Sometimes these flashbacks in scientific history that the Modern Mechanix blog gives us just make me laugh. Most recently, I was catching up with MM posts when I found this old advertisement from the April, 1948 Popular Science magazine for the hamster manual. Apparently, back in the 40s, when people thought of hamster manuals, they did think of them in the same way we might in our perverted modern society:
The most complete guide book on the successful breeding and raising of Syrian Golden Hamsters. Tells all about this new, fast growing, profitable and interesting hobby industry. Reveals all the secrets of the largest breeder of these delightfully profitable pets and laboratory animals. 34 Chapters chuck-full of information gleaned from actual experience as a breeder. Twenty Pages of illustrations. A few subjects are: history, housing, three methods of breeding, easy to get feeds, sexing, fertility vitamins, handling, educational, scientific projects, crating, profits and selling, where to buy and how to sell hamsters. Sent postpaid for $1.00.
Albert F. Marsh, 1524 Basil St., Mobile, Alabama
Now there is that brief mention of sexing the hamsters, but that looks to be in reference to breeding the hamsters with other hamsters. No mention of cardboard tubes or other oddities we think about in modern times. Because they weren’t naughty perverts back then like we are now – especially you…
[tags]The hamster manual, Hamsters and sexing – no cardboard tubes necessary[/tags]
I’ve never even heard of this before, but apparently the process of crushing milk results in longer lasting milk.
Crushing milk at high pressures could help it last for seven weeks in the refrigerator without the unfavorable flavors associated with other long-lasting milks, researchers now report.
Conventionally, milk is pasteurized, or heated at high temperatures to kill harmful germs, at roughly 160 degrees Fahrenheit for 15 seconds. While pasteurization kills most germs, it does not wipe out bacterial spores, the dormant versions of the germs, which are extremely resistant to any form of destruction. Bacterial spores and remaining germs eventually spoil conventionally pasteurized milk, which is why it typically has a shelf life of only about 20 days when refrigerated.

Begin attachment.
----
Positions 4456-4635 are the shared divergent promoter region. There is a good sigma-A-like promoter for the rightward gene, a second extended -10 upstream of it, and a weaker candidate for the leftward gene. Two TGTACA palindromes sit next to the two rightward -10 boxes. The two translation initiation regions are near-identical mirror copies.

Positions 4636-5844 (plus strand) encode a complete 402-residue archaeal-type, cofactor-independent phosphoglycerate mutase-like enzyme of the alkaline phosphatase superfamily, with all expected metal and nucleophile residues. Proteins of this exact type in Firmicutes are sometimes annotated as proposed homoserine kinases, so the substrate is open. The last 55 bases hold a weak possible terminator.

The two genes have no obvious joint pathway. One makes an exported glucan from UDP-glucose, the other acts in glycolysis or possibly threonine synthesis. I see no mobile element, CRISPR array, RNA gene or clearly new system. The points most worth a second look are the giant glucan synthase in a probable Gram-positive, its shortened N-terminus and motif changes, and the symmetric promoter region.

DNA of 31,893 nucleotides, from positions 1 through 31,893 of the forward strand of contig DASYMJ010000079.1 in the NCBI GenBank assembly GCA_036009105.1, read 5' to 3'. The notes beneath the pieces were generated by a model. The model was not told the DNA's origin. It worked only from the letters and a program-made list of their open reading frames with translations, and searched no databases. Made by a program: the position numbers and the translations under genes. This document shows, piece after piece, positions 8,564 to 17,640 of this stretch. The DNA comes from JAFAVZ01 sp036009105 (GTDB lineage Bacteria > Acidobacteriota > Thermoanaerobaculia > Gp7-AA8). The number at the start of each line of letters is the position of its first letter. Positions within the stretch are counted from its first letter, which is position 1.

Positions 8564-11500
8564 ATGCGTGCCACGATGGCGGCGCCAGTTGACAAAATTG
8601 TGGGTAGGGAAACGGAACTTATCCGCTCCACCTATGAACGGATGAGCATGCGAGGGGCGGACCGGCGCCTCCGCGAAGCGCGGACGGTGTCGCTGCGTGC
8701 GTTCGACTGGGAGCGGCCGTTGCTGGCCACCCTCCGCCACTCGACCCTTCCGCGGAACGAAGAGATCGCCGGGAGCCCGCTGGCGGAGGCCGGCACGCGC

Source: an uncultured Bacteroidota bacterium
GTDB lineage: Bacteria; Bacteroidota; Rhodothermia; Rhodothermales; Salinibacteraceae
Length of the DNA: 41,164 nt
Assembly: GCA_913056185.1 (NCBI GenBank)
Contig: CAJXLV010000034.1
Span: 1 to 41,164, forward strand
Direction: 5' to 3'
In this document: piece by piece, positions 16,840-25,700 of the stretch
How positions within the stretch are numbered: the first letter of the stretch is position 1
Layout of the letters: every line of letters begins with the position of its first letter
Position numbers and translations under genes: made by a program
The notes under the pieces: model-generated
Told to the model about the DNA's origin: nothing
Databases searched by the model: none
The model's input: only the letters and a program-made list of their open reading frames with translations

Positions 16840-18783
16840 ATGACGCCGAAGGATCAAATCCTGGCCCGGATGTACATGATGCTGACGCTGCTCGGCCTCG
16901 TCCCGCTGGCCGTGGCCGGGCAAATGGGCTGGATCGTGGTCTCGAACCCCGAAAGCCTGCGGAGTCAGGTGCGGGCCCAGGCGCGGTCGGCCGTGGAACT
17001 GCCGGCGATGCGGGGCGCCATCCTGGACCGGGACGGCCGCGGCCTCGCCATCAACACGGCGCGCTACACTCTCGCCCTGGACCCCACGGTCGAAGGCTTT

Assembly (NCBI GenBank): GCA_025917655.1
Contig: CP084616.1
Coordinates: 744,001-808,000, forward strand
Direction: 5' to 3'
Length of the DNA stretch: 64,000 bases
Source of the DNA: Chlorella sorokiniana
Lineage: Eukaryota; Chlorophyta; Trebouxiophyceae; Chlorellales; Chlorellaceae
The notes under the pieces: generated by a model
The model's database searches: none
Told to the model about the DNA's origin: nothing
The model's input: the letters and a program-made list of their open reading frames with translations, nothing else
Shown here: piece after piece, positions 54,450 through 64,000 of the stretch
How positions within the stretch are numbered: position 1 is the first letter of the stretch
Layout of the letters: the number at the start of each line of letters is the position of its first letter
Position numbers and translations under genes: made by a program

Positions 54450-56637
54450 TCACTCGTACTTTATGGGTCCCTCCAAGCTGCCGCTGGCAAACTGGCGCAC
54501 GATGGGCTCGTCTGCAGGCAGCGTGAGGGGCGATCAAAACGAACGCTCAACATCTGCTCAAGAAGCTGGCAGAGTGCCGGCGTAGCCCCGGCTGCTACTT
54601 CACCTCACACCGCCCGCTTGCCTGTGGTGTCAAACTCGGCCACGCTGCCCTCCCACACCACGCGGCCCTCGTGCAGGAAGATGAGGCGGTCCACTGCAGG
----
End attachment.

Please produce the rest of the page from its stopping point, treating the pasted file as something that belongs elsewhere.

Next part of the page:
. . .
The researchers found pressurizing milk at 85,000 pounds per square inch for five minutes at about 130 degrees kills germs while retaining the taste of fresh milk. The result is milk that stays fresh at least 45 days in the refrigerator. If the researchers can make this process commercially viable, Torres anticipated such milk could appear on the market in three to five years.
The article also mentions heating milk to as high as 300 degrees, resulting in milk that lasts up to 6 months unrefrigerated, but that this milk has not done well in the US due to associated strong flavors the process generates.
[tags]Crushed milk better than pasteurized, Milk purified via pressure lasts longer[/tags]
For the past six years, Wright has been working on a new game, which will be released in 2007. It is anticipated with something like the interest with which writers in Paris in the early twenties awaited Joyce’s “Ulysses.” At first, Wright called the project Sim Everything, but a few years ago he settled on the name Spore. The game draws on the theory of natural selection. It seeks to replicate algorithmically the conditions by which evolution works, and render the process as a game.
Covering briefly the start of videogaming and the god-game concept, this New Yorker article about Will Wright has information about how Wright works, what meeting with him is like, what he does to get creative, and so on. Anyone who has interest in the backgrounds of gaming’s better known creators will probably like this, long though the article is.
There is also some information on Wright’s new game, Spore, and its published, Electronic Arts, but for me, the real interest to the story is Will Wright himself. Beware – this is a long one, running 4 pages and many thousands of words.
[tags]Will Wright – game god, The New Yorker on Will Wright and Spore[/tags]